4 out of 5: E.L. Doctorow’s most recent novel, Homer & Langley, is an epic history of twentieth century America as it was experienced by two brothers living in a Fifth Avenue brownstone in New York City. Homer, the blind brother, narrates the story and describes how the brothers become ever more eccentric and reclusive over the decades. Their home becomes a repository for everything the brothers pick up on their wanderings through the city—including gangsters, hippies, and even a jazz trumpeter from New Orleans—and eventually becomes a destination for curiosity seekers and reporters.
Doctorow is a master at capturing the zeitgeist of a particular period in just a few sentences, like this view of the Prohibition era: “Some of the clubs were rather elegant, with a pretty good kitchen and a dance floor, others were basement dives where the music came from a radio on a wall shelf broadcasting some swing orchestra from Pittsburgh. But where you went didn't matter, you could die of the gin in any of these joints, and the mood was the same everywhere, people laughing at what wasn't funny.”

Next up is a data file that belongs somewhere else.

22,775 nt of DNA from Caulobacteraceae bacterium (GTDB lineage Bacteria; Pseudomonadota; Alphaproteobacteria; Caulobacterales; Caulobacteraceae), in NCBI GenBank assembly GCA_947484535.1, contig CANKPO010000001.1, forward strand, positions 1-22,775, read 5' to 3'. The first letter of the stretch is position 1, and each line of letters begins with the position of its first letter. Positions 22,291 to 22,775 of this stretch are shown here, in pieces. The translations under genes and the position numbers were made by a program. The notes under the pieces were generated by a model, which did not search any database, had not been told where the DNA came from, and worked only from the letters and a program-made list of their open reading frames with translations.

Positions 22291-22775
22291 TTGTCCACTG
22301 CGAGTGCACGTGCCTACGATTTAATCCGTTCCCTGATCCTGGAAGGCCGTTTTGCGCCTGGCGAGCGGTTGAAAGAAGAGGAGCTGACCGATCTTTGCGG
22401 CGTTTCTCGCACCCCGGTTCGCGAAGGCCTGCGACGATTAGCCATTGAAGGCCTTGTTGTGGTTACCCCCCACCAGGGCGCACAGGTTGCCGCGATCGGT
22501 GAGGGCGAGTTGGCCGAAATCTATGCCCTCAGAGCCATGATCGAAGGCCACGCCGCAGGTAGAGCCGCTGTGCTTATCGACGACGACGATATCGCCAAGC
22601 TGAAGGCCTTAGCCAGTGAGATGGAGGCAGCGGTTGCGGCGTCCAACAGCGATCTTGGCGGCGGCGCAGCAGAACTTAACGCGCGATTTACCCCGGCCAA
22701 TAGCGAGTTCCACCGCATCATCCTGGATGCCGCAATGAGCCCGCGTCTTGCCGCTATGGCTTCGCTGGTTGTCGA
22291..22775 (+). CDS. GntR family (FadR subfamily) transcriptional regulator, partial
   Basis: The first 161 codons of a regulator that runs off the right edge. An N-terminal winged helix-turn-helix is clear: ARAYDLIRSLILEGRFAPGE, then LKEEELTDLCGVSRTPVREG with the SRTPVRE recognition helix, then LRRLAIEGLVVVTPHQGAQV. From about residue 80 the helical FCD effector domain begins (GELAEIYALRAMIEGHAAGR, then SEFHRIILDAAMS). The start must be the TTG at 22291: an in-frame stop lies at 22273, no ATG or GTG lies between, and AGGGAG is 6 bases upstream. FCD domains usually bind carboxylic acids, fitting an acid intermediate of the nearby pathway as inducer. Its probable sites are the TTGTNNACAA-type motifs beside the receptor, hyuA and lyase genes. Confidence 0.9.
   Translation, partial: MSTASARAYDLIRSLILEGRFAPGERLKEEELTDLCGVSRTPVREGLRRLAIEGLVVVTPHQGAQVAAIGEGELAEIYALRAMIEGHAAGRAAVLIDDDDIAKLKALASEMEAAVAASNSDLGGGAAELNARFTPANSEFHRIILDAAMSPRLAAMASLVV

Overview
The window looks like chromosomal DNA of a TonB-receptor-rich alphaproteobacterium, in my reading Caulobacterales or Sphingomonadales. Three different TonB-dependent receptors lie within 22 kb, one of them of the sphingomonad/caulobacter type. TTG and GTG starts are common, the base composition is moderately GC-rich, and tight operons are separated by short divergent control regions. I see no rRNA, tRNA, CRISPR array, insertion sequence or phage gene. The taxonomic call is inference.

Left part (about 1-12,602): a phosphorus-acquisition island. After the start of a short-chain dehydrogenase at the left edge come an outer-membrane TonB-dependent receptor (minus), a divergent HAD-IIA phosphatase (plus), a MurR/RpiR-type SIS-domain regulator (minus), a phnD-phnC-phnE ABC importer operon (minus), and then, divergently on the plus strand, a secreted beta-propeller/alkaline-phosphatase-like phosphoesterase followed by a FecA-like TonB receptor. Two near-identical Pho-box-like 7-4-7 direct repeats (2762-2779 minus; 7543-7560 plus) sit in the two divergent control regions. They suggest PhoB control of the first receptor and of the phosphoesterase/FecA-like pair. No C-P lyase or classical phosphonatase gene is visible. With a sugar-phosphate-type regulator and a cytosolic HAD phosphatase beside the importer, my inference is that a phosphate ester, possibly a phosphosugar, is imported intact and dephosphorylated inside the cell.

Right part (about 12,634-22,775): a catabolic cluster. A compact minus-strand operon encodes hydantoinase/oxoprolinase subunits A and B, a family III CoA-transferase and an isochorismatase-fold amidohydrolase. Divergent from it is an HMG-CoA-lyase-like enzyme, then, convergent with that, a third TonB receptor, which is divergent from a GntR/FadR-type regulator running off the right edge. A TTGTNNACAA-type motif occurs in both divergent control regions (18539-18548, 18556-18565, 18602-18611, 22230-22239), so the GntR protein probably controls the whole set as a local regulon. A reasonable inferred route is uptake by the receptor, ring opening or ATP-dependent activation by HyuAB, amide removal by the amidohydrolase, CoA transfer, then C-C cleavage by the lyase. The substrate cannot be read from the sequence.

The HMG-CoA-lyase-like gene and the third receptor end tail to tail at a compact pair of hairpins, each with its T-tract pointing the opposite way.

Such conciseness is necessary since, in just over 200 pages, Homer & Langley takes us through the twentieth century’s most transformative moments in America, including the transition of silent films to talkies to television, the development of jazz, the Great Depression, World War II, the Vietnam War and its opposition, and the Civil Rights Movement. Homer explains: “It was as if the times blew through our house like a wind, and these were the things deposited here by the winds of war.”
At times, Homer & Langley feels too much like a contrived stage for the organized parade of history (compare Forest Gump). Mostly, however, the compassion and sensitivity with which Doctorow presents the brothers, along with Homer’s unique voice, make this novel a joy to read.